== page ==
Filmmaker: For several years, you’ve concentrated more on documentaries and shorts than features. Now, you have two films — this and Anarchy — screening (one as a festival premiere and one in theaters) within a couple of weeks of each other. Are features a form you’re turning back to now, or was the focus on documentary and shorts simply a result of the funding environment?
Almereyda: “The funding environment,” as you call it, had been inhospitable for a few years — otherwise you’d have seen many more features from me. I’m feeling lucky now; the tide seems to be turning. In any case, yes, over the years I’ve managed to get considerable satisfaction from working with friends, making self-financed documentaries and shorts, and it’s possible that these are as exciting, as substantial, as my features — but of course shorts and docs don’t have an easy place in the marketplace. I’ve also been invited to make essay films – two so far, both twenty minutes long – for the Criterion Collection, included as DVD extras on recent releases. I hope to continue with these and other short projects, even if I pick up the pace directing features.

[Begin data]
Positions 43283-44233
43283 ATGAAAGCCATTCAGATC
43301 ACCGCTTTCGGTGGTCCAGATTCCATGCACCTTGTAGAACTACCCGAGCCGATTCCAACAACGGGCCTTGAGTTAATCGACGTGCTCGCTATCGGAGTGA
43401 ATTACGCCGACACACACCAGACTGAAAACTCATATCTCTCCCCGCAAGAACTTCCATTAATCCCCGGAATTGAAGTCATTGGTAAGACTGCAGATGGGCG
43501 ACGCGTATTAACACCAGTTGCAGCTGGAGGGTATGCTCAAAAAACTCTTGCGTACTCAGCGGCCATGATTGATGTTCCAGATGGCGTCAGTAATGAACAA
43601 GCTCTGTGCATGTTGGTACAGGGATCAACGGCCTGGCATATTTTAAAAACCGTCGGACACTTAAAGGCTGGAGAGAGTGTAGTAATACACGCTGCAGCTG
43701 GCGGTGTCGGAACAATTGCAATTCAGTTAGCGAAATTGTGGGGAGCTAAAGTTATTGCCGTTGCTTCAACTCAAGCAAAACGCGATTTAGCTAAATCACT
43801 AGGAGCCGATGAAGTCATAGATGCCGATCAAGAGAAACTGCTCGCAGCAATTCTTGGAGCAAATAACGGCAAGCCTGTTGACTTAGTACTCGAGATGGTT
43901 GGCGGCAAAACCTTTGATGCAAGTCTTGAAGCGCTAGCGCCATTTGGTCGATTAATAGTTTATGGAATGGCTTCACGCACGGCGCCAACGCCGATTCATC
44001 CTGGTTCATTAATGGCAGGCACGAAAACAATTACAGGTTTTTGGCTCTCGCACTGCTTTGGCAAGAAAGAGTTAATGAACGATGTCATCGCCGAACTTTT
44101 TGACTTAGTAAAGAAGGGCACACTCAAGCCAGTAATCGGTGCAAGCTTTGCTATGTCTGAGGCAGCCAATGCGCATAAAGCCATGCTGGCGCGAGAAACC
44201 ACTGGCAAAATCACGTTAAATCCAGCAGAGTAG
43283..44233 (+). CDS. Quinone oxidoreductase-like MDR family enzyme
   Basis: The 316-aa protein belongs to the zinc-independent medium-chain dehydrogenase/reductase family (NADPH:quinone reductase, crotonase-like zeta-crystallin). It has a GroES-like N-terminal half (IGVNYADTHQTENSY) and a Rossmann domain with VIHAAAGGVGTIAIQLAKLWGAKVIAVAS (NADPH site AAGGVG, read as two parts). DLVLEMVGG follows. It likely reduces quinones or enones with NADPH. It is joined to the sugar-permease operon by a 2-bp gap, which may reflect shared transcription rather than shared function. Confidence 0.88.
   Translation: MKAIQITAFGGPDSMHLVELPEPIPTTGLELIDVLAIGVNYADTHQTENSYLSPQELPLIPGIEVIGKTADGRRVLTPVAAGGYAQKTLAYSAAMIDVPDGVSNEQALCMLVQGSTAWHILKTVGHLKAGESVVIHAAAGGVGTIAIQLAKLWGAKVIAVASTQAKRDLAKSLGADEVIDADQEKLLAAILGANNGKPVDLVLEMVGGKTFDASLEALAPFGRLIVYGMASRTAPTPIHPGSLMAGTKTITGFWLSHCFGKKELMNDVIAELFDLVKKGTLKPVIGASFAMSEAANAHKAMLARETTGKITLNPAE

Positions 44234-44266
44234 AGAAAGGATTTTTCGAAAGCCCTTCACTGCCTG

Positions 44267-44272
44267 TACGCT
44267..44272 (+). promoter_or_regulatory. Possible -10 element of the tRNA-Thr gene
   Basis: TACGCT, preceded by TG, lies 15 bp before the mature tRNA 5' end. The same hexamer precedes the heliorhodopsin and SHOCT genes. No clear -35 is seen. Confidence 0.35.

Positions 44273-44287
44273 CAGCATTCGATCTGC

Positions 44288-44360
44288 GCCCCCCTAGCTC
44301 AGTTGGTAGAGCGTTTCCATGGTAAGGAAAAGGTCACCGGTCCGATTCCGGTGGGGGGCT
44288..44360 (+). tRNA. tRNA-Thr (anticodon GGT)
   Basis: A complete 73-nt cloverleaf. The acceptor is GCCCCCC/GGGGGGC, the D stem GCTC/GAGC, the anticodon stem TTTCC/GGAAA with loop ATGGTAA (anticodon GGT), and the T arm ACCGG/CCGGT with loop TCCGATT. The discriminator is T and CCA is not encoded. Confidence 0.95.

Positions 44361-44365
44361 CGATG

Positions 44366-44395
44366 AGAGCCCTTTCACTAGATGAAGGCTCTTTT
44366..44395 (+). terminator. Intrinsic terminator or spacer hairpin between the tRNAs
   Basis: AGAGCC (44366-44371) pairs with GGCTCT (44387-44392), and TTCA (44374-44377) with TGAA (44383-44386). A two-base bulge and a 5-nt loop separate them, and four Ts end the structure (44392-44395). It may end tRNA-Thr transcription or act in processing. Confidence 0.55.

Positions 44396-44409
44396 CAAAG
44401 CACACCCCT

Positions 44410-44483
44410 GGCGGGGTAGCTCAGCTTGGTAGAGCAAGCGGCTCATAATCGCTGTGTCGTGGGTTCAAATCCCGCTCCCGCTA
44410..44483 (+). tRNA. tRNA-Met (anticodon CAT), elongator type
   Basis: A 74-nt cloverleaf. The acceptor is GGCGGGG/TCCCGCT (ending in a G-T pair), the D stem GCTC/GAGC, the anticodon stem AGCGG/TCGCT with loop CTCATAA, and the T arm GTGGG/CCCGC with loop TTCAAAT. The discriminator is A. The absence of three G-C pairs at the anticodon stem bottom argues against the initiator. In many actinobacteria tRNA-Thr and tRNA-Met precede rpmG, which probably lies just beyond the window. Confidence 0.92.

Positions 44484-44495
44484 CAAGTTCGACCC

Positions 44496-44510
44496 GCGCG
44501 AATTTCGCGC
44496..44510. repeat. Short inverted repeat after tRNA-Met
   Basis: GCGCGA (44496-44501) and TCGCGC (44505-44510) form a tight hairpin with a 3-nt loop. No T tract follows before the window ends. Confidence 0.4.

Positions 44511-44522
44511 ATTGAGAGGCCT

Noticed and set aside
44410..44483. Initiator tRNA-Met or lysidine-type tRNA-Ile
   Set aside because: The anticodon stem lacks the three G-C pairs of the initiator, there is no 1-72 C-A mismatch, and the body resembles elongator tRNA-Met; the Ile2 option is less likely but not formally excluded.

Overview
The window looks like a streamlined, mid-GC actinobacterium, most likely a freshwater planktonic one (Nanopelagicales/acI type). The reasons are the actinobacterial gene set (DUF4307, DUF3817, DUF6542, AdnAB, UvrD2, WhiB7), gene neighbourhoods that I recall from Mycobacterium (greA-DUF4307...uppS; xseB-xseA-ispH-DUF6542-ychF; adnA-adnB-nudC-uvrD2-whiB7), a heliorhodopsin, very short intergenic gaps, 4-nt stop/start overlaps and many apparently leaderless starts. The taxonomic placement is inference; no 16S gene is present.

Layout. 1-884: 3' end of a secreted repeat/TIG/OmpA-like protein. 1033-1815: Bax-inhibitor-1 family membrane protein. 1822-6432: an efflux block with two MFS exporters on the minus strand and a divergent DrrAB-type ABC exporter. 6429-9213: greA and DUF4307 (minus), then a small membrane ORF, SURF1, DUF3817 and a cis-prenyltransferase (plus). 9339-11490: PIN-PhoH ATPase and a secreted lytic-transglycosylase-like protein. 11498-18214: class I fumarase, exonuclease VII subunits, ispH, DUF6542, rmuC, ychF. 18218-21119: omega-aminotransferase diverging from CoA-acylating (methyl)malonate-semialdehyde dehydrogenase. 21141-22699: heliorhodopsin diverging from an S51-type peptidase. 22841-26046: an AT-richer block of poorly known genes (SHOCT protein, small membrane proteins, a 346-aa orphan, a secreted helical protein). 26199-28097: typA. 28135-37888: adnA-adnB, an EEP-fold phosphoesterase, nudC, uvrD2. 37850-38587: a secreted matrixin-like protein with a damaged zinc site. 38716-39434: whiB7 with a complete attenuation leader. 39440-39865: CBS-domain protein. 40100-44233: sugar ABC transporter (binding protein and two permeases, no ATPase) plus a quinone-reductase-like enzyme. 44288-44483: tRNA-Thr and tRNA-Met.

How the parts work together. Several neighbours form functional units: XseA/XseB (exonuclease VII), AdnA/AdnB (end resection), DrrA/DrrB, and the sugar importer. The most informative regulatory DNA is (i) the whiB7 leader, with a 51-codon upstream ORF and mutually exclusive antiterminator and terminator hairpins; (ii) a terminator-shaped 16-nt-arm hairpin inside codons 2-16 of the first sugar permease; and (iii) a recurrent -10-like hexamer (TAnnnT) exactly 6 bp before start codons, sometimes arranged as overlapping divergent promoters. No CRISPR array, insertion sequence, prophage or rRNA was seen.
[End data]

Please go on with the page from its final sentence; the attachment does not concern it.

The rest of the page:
Filmmaker: Tell us about the formal qualities of Experimenter? Have you employed any documentary techniques in terms of telling this dramatic tale?
I’m more than a little excited about what the folks at Lincoln Center are calling “the art of the real,” and I’ve made things that fit in this category, the threshold between fiction and documentary, art and life. But in most respects Experimenter is NOT that. It’s a straightforward movie that happens to be scrupulously based on particular events in a man’s life and work, events that get played out through conspicuously artificial means. Milgram (Peter Sarsgaard) talks to the camera a fair amount. There are flashbacks and a crucial, abrupt flash-forward. Rear-screen projections occasionally supplant conventional backgrounds. We were aiming to highlight the way some experiences, rituals and routines, are inherently artificial, and to show the strings, as Milgram would have it, that define various kinds of behavior. In a few places we were able to collage in footage from Milgram’s own films. One of the only nods to actual documentary practice came when we re-created Milgram’s “crowd crystal” experiment on a Manhattan traffic island on West 23rd St. Actors stared up at a fixed point in space, a non-existent “something” – and pedestrians would slow, stop and stare at this shared non-event. (We use just a bit of this in the movie.) Otherwise, you could say there was a documentary impulse behind inviting Milgram’s younger brother, Joel, to appear for a brief cameo, and there’s a more poignant guest appearance made by Sasha Milgram, Stanley’s wife, now in her 80s. She calmly stood by, in late afternoon sunlight, gazing up during the re-created crowd crystal experiment.